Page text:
Sony A7 III Key Features

  • Newly developed full-frame 24.2MP back-illuminated Exmor R CMOS sensor with Evolved Image Processing
  • Wide ISO range of 100 - 51,200 (expandable to ISO 50 - 204,800 for still images)
  • 15 stops of dynamic range
  • Autofocus system features 693 phase-detection AF points covering 93% of image area, 425 contrast AF points and Sony's fast and reliable "Eye AF"
  • Continuous Shooting at up to 10 fps with either mechanical shutter or Silent Shooting and full AF/AE tracking
  • 5-axis optical in-body image stabilization with a 5.0 stop shutter speed advantage
  • 4K UHD video with full pixel readout and no pixel binning across full-width of full-frame sensor
  • The longest rated battery life of any mirrorless camera at 710 shots per charge
  • Dual SD card slots
  • SuperSpeed USB (USB 3.1 Gen 1) USB Type-C terminal

Camera Body and Design

If you've held a Sony Alpha camera, you probably have noticed that they tend to follow a very similar design path. Even when they are different, like the subtle body changes to the A9, the general aesthetic is the same. Holding the A7 III feels exactly like holding the A7R III...because they are exactly the same. From a body design perspective, it is impossible to visually tell the A7R III and the A7 III apart aside from the model number on the front and back of the camera.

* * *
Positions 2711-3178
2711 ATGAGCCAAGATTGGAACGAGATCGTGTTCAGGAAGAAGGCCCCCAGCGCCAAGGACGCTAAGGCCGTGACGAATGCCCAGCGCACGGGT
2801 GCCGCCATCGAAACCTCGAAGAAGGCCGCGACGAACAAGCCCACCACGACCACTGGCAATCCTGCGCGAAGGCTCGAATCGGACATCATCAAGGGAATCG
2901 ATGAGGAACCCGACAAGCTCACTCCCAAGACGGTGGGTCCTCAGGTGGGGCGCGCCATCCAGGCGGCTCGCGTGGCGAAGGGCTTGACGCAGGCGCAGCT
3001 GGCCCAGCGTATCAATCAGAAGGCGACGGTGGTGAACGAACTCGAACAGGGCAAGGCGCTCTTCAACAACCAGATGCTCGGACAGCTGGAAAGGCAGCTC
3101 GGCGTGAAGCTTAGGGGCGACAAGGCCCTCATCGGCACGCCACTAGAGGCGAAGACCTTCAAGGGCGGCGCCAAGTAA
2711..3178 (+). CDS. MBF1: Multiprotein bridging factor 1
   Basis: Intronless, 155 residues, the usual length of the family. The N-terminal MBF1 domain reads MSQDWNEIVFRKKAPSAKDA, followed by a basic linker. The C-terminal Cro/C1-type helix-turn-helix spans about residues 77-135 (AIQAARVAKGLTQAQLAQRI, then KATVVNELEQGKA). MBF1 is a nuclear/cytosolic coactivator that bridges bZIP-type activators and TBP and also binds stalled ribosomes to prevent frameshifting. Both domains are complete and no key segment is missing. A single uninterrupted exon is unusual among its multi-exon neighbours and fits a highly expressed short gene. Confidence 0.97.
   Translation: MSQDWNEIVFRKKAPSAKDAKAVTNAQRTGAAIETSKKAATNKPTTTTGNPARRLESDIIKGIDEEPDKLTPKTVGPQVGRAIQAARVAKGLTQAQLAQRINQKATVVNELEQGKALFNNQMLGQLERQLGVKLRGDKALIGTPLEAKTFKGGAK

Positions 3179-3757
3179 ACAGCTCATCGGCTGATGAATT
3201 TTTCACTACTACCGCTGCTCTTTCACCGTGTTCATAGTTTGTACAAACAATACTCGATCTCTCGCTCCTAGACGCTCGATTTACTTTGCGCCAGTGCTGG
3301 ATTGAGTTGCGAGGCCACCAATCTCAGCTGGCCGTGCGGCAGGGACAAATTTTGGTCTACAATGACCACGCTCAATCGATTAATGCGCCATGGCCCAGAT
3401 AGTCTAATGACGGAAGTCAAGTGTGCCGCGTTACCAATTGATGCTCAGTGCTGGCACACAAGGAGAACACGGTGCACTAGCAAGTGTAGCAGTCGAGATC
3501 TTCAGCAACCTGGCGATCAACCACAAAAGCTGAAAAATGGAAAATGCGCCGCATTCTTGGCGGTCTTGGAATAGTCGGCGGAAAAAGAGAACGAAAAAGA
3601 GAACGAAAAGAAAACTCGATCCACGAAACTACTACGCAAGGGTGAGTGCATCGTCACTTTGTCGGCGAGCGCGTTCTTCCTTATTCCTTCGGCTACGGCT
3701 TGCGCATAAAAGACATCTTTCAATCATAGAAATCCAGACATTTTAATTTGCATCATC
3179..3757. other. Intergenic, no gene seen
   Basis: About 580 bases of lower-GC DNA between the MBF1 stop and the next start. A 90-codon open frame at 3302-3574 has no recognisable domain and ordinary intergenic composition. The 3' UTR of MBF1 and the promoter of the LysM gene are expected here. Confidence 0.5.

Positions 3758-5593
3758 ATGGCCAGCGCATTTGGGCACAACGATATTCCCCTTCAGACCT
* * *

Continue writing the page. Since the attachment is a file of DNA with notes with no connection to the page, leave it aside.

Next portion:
If you're new to the body and want to compare it to the A7 II, the biggest and most noticeable difference is on the back of the camera, where Sony removed the AF/MF and AEL switch and changed it to a joystick/toggle. This same change was made on the A7R III and allows you to more easily navigate a menu or adjust focus points while shooting. Though the A7 III has a touchscreen and the control wheel on the back of the camera are useful for most of the things you might find yourself needing the joystick for, it's still an addition that many customers asked for and therefore Sony delivered.

Other changes include moving a few of the custom function buttons around and relocating the video record button, which used to be up near the shutter button, to the rear of the camera to the right of the EVF.

Speaking of the EVF, the A7 III features a high-resolution, high-contrast, fast-start XGA OLED Tru-Finder with approximately 2.3 million dots for extremely accurate, true-to-life detail reproduction. Standard or High display quality settings are available for both the viewfinder and monitor as well. The Mark III's EVF is also noticeably larger than the Mark II's, with a magnification of 0.78x versus 0.71x.

The new camera also features what Sony is calling 'My Menu' functionality, which allows up to 30 menu items to be registered for instant recall when needed. You can also apply star ratings to your still images through the camera controls for easier image playback and review, and edit the first three characters of all still image files. Additionally, there is a total of 81 functions that are assignable to 11 custom buttons, and the camera is both dust and moisture resistant.

The A7 III and its 24.2 megapixel sensor